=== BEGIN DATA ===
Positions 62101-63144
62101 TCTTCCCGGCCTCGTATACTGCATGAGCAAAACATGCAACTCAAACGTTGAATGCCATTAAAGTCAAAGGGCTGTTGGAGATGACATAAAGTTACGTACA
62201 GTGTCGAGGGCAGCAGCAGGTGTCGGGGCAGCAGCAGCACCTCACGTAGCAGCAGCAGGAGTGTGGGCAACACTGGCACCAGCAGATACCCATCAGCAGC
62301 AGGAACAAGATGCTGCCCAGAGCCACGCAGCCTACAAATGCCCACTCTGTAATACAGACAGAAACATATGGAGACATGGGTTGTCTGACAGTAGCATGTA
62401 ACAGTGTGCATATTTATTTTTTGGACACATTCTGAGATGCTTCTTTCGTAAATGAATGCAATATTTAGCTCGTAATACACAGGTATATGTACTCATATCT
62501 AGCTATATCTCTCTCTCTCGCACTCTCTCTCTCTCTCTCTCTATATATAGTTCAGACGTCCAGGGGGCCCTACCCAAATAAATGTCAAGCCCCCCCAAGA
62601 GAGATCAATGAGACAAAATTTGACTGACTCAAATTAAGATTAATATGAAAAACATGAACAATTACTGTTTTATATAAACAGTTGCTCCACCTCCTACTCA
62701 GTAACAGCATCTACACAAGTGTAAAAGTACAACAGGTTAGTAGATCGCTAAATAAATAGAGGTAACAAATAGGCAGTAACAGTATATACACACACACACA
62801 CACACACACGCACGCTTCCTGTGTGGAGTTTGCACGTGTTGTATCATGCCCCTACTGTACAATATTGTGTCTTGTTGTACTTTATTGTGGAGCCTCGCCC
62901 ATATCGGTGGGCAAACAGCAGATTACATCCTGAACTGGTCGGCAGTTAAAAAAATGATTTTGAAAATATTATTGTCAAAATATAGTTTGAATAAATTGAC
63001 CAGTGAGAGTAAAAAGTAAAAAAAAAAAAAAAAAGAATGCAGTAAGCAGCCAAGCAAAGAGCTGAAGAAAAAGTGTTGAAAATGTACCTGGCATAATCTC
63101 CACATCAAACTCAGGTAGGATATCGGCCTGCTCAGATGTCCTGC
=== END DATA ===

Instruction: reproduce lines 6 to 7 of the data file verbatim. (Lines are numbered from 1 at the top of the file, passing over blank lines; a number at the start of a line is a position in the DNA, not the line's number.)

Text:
62501 AGCTATATCTCTCTCTCTCGCACTCTCTCTCTCTCTCTCTCTATATATAGTTCAGACGTCCAGGGGGCCCTACCCAAATAAATGTCAAGCCCCCCCAAGA
62601 GAGATCAATGAGACAAAATTTGACTGACTCAAATTAAGATTAATATGAAAAACATGAACAATTACTGTTTTATATAAACAGTTGCTCCACCTCCTACTCA